What do the overall number mean? Not much. It's got to be by DMU in MI. Some DMUs in the U.P. have never, and should never have antlerless permits. In fact, in some of those DMUs taking a doe with a bow can come back to bite you.

At the same time, if an area is managed well and herd numbers are in line, hunters should be taking about 1 doe for every buck. You can look at some states that take a larger number of does relative to bucks and it's because their deer herds are so much larger and need to be aggressively thinned...really skews the comparison.
 

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My gut says why believe the DNR numbers anymore? My "guess" is this press release from the DNR is orchestrated to help sell their next move... whatever that may be.

Can anyone explain the "science" behind the numbers? I appreciate NS bringing up the button buck influence in skewing these numbers... he is dead on... I just wish I could trust the NRC/DNR more in these matters... It just gets tougher every year though :(
 

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bentduck said:
My gut says why believe the DNR numbers anymore? My "guess" is this press release from the DNR is orchestrated to help sell their next move... whatever that may be.

Can anyone explain the "science" behind the numbers? I appreciate NS bringing up the button buck influence in skewing these numbers... he is dead on... I just wish I could trust the NRC/DNR more in these matters... It just gets tougher every year though :(

http://www.michigan-sportsman.com/forum/showthread.php?t=187782&page=3

See whit letter
 

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Lets look a little deeper at this. States all around us use mandatory check in in spite of the fact it is much less efficient and less effective??

Is it possible the guy who answered Whits letter simply would like to set the deer data collecting on cruise control because it is less work for him? Bureaucrats our famous for making less work for themselves whenever possible and I think this guy is burned out. :D

His comments simply don't make any sense otherwise they would change their data collecting methods :confused:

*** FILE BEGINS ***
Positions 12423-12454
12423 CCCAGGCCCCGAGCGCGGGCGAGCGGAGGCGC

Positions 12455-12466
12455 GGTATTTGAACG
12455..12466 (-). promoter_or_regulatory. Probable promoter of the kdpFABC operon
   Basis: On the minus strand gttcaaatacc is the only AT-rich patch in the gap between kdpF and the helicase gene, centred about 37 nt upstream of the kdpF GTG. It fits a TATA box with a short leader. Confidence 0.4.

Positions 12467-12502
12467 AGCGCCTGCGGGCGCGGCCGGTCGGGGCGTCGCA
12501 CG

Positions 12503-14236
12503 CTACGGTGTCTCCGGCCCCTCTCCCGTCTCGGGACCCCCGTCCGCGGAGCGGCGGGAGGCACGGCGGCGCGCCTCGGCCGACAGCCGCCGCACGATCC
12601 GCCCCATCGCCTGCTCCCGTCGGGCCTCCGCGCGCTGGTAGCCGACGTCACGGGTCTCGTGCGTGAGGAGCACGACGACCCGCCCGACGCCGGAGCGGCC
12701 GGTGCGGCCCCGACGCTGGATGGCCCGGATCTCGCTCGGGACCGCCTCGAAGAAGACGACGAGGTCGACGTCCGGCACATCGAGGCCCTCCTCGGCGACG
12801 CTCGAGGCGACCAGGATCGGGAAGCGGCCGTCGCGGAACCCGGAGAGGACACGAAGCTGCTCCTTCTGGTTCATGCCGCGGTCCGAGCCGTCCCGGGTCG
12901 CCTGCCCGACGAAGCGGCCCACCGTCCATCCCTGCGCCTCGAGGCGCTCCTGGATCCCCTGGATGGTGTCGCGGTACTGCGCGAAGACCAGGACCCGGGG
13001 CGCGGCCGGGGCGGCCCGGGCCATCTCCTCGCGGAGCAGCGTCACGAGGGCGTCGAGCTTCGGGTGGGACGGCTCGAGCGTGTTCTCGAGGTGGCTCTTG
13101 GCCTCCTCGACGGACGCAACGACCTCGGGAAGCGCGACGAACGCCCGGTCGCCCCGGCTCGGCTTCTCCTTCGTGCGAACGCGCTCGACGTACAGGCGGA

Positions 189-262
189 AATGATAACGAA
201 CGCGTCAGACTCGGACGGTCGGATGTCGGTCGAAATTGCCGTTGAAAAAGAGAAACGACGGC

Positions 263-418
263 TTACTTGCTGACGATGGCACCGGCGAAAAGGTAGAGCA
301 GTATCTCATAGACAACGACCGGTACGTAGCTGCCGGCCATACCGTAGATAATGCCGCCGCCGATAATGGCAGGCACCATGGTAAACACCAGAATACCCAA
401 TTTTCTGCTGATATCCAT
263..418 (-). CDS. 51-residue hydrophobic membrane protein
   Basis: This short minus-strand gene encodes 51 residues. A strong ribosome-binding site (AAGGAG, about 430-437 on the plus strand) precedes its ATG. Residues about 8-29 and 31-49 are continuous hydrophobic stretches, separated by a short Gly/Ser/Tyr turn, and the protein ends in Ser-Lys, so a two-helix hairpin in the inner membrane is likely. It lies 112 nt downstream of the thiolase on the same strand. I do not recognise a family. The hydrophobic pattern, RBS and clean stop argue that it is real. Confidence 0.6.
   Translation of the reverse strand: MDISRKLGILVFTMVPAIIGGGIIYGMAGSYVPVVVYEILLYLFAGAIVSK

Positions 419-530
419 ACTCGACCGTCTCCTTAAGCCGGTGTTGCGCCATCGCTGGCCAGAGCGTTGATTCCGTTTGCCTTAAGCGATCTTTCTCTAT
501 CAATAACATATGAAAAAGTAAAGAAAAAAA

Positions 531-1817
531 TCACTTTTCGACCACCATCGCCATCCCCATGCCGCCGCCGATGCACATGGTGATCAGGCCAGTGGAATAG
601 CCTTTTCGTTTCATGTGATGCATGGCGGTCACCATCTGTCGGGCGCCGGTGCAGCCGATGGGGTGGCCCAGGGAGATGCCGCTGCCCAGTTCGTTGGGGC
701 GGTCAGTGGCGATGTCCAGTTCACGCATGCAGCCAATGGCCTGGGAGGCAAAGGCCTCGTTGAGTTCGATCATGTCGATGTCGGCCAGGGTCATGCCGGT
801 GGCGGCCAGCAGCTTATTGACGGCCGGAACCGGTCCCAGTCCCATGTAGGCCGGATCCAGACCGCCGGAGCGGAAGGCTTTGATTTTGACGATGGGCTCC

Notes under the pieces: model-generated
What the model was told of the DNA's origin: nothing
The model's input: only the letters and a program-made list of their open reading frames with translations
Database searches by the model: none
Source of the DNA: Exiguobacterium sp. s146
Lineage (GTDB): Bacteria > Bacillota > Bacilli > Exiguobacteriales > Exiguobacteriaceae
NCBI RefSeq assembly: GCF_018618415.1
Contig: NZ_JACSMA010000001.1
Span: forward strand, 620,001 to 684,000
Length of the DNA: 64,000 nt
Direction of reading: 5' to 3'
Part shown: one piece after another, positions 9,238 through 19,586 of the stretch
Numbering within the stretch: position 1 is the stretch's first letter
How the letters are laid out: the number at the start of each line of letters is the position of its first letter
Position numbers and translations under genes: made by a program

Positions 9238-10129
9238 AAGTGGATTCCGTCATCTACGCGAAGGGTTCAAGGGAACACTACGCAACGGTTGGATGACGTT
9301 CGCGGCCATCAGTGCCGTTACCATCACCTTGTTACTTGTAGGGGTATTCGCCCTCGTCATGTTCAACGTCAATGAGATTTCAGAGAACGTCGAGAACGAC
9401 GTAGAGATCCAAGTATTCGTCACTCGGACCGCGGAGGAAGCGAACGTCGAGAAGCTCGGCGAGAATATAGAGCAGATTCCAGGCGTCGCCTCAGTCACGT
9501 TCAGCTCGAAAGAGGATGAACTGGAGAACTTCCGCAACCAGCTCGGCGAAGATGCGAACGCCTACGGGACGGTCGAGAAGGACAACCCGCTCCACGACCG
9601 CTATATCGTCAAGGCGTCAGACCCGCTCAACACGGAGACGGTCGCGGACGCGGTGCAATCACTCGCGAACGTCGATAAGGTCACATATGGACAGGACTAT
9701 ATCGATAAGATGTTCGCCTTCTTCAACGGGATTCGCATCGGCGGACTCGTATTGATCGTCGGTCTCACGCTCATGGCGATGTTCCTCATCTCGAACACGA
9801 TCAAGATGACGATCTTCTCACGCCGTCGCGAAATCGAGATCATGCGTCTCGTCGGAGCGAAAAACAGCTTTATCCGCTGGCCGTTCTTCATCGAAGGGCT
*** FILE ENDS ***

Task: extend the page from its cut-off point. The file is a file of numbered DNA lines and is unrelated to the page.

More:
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bentduck said:
States all around us use mandatory check in in spite of the fact it is much less efficient and less effective??

Is it possible the guy who answered Whits letter simply would like to set the deer data collecting on cruise control because it is less work for him?
Doubtful. Other biologists in other states have likewise gone on the record about the weaknesses of their mandatory check-in systems, and opined that the Michigan methodology is superior.

I'd go so far as to say that our harvest reporting methodology is the single most effective thing going in the management of our deer herd. Of course, the bar ain't set very high.
 

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When it is all said and done, I favor which ever method is most effective. Mandatory checking has got to be more expensive from a budgetary standpoint so it's hard to imagine these other agencies intentionaly spending more of their budget to gather inferior information . Then again it's government so who knows :D
 

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The DNR manages the deer herd as a total resource, not as a 'Trophy' resource. Like it or not, it is what it is.
 

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farmlegend said:
I'd go so far as to say that our harvest reporting methodology is the single most effective thing going in the management of our deer herd. Of course, the bar ain't set very high.
We have a bar? .............................. :rolleyes:

In the late 1980s, the Department of Natural Resources reaffirmed its goal of 1.3 million deer in the fall herd (which was biologically the same as the 1971 goal of 1 million deer in the spring herd). However, a new dimension was added by specifying that 35 percent of this fall herd should ideally be antlered bucks.

http://www.michigan.gov/dnr/0,1607,7-153-10363_10856_10905-28543--,00.html

You would think after 20 years they would have got their s**t together.